Last year, the 2020 PSES allowed us to seek feedback from our staff on a variety of topics, including diversity and inclusion. The survey featured 6 questions on diversity and inclusion, and 4 new questions on anti-racism. The addition of these new questions provided further insight as to how our staff perceive our culture and actions. The results were, for the most part, positive, demonstrating that our staff feel valued, respected, and empowered to speak about discrimination and racism in the workplace without fear of reprisal. The results also revealed that we need to improve how we support victims of discrimination, which is something our senior management team is actively addressing.

As we continue to combat racism in the workplace and champion equity and inclusion, we have identified the following challenges:

Where we are headed

As we continue to move our organization forward and prepare for the future, it is clear that we must put our people at the heart of our approach.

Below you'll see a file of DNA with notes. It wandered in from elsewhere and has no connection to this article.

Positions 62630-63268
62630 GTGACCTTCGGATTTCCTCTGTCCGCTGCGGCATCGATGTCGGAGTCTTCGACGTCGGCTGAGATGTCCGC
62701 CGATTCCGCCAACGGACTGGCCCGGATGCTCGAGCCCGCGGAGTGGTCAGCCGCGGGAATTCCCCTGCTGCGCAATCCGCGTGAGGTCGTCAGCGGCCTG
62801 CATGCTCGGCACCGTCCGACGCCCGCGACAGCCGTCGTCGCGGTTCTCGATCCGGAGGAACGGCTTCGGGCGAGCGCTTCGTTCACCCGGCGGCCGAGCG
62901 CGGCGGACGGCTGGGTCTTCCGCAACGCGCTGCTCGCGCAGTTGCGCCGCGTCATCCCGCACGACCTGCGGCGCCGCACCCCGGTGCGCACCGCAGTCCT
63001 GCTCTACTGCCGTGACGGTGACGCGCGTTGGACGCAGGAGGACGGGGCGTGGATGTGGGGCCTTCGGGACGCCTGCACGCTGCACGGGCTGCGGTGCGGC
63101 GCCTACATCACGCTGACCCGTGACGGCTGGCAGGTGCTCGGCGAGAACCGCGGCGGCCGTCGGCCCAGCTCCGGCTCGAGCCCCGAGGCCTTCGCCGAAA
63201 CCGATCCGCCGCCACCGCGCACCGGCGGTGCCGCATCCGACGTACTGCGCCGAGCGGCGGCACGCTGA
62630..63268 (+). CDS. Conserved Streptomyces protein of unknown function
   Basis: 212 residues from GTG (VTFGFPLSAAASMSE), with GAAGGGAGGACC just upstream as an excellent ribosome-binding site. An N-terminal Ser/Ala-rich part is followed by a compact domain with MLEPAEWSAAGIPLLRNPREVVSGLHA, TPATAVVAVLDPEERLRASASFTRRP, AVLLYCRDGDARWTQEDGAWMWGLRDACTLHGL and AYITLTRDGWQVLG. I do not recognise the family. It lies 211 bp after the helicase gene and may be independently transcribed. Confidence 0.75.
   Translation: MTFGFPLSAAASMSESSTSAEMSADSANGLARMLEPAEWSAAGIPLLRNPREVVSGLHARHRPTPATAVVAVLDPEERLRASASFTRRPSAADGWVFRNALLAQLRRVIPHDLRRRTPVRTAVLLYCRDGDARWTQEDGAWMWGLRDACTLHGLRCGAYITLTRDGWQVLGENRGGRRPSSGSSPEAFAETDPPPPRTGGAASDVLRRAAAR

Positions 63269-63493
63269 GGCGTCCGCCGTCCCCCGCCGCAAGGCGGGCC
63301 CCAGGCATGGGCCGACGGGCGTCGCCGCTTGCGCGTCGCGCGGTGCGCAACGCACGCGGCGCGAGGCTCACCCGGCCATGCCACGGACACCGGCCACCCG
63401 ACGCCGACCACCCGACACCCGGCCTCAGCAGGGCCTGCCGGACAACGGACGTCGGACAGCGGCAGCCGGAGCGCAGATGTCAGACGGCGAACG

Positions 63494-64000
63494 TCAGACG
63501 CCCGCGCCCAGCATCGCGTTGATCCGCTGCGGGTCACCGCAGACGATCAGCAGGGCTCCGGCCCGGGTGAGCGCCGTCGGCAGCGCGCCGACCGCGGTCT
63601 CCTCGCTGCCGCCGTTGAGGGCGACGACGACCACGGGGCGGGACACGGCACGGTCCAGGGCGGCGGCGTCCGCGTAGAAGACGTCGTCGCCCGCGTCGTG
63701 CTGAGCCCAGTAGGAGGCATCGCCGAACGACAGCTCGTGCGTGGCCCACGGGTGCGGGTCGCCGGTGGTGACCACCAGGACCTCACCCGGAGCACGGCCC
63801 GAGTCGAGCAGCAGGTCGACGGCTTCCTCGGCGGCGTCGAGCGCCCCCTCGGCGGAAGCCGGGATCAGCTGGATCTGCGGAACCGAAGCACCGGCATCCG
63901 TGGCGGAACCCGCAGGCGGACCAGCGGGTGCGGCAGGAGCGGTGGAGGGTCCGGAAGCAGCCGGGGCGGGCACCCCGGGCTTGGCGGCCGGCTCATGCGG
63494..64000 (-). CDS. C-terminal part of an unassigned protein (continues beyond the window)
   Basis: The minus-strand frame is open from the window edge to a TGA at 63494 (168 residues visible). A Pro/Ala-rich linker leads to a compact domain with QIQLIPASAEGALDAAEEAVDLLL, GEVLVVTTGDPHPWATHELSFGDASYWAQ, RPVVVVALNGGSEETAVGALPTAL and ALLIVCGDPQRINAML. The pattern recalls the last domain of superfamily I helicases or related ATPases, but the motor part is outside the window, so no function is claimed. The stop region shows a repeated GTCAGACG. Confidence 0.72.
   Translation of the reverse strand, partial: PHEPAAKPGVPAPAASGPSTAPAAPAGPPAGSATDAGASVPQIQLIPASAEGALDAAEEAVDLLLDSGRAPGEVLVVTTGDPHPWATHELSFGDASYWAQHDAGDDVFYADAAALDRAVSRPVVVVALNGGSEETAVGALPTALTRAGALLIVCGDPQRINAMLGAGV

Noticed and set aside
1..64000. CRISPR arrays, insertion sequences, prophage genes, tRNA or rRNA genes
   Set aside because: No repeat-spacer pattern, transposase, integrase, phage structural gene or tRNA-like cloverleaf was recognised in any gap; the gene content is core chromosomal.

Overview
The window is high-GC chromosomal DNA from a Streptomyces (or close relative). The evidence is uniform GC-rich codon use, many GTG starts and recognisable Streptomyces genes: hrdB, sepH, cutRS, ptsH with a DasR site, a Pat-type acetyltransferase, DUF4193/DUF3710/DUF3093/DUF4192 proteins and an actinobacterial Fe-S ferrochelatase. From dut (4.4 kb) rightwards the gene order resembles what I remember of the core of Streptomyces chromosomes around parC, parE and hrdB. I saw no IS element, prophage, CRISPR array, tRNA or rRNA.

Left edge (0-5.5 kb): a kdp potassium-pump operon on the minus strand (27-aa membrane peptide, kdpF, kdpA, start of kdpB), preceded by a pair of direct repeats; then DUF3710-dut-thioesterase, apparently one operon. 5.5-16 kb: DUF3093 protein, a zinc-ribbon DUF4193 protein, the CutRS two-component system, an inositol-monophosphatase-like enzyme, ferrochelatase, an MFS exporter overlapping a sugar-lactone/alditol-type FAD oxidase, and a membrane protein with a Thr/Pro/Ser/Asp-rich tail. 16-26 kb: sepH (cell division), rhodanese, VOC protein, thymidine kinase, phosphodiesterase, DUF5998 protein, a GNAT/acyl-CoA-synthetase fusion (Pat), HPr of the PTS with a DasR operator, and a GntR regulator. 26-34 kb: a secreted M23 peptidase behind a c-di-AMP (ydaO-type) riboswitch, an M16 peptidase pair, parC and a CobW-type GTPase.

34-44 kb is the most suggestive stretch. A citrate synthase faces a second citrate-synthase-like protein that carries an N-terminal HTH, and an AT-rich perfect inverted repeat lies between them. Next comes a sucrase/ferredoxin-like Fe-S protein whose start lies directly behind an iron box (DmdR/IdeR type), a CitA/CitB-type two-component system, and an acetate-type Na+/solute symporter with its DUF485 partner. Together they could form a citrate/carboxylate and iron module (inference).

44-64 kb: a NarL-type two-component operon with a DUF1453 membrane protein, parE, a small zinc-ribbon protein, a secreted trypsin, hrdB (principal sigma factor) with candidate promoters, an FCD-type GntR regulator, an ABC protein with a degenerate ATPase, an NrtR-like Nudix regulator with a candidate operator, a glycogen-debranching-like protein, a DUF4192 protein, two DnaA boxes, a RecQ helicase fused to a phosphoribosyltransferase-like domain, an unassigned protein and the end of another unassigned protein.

We have identified 5 key pillars to help drive our efforts:

With these pillars in mind, we are committed to:

In addition, we will continue all of the important work outlined earlier. Our ongoing support, engagement, and empowerment of staff to help our organization evolve will not stop.

As an organization, we remain committed to building on the momentum we have established towards creating a workplace that is inclusive and free from harassment and discrimination, one where all employees feel their best at work, can contribute using the full range of their talents, and are comfortable raising issues. 

For myself, I continue to listen and learn. As a BIPOC (Black, Indigenous and people of colour) female – especially in a male-dominated sector – I have had my own experiences with discrimination. I recognize that each perspective is different and only one part of the larger picture. I recently shared my thoughts with staff on the importance of education, noting that this is the best action we can take to combat racism and bigotry that is rooted in ignorance.